Editor's note: In today’s United States, is being black determined by the color of your skin, by your family, by what society says or by something else? Soledad O’Brien reports “Who Is Black in America?” on CNN at 8 p.m. ET/PT on Sunday.
(CNN) - "Who is Black in America?" explores how color affects identity. In this video, slam poets Kai Davis, Hiwot Adilow and Telia Allmond from the Philadelphia Youth Poetry Movement perform a poem, "Team Lightskin," about their experiences growing up as light-skinned black women.
The one-drop rule is a legacy of slavery. It served to keep people enslaved even when, by blood, they were more white than black. It was a tool for increasing the pool of people who could be regarded as slaves. It's high time to throw off the classifications and let people be identify as they wish. It is very disturbing that adults would continue to push racial classifications on kids! Be yourself; be free.
This youth have a very sophisticated view of the issue, far beyond what many adults can understand, much less articulate, about colorism.
I applaud their courage to complicate their own positions in society. It shows just how secure they are in who they are.
BRAVO Kai, Hiwot, and Kelia!
Amen...... and I would bet that "Caribbean "
Is not African...... except for distant origin.
Im sure youlike are very Proud of your Caribbean heritage.....
Even when you live in America...
Correct me if im wrong
That being said ; is it black history month yet?
Or is every month black history month?
As I have heard the same said, right here, about White history...
If that's going to be the case.....
Then we either designate an official "white history month" also.....OR
There is no longer a need for "black history month"
Unless of course you just like having the double standard....????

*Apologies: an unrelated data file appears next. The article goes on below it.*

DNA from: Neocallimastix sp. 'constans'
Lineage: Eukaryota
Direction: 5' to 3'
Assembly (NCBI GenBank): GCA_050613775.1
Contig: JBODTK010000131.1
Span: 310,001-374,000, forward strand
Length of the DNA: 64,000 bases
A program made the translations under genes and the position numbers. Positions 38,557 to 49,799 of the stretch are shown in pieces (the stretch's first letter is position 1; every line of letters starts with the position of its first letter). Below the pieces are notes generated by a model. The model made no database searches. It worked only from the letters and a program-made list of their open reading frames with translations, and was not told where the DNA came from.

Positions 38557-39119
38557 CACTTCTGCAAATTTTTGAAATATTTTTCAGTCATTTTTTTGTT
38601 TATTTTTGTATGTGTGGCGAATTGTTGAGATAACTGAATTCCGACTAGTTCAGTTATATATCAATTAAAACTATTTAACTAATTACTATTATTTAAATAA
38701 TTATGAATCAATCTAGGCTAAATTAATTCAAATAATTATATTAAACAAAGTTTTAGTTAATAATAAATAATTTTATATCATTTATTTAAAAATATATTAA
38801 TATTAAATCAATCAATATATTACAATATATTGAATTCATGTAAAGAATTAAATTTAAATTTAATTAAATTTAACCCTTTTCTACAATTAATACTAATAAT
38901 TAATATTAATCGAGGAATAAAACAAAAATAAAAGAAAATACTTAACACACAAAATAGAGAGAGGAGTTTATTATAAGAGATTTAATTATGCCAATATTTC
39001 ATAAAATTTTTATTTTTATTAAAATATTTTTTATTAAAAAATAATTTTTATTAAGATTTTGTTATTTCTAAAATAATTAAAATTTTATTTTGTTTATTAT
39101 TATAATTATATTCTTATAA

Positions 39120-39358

As a Caribbean person of predominantly African heritage ( with a bunch of Europeans and native people tossed in there for good measure) it has always fascinated me that there is a consistent attempt to structure a single "black experience", when there is indeed no such thing.
Blackness covers a universe of possibilities in terms of skin tone, culture, food, language, hair type, family structure, religious affiliation...... it goes on and on.
Unfortunately some have attempted to define blackness through their own narrow lens and in so doing have wandered into the realm of sheer idiocy. Take for example an African-American telling a Kenyan that "you're not really black, because you don't share our experience"........yes I overheard this exchange and nearly passed out laughing from the compelte ignorance and stupidity of it. I often wonder who appointed African-Americans as the Black Enforcement Police?
On a more serious note however it is good to see America having this discussion. It is time to embrace a wider concept of what is blackness, one that is not simply defined by those who are the loudest in the room, and who believe that somehow their history of suffering and deprivation gives them more status than the rest of us. I suggest everyone read Toure's newest book on the subject......
What defines you? Maybe it’s the shade of your skin, the place you grew up, the accent in your words, the make up of your family, the gender you were born with, the intimate relationships you chose to have or your generation? As the American identity changes we will be there to report it. In America is a venue for creative and timely sharing of news that explores who we are. Reach us at email@example.com.
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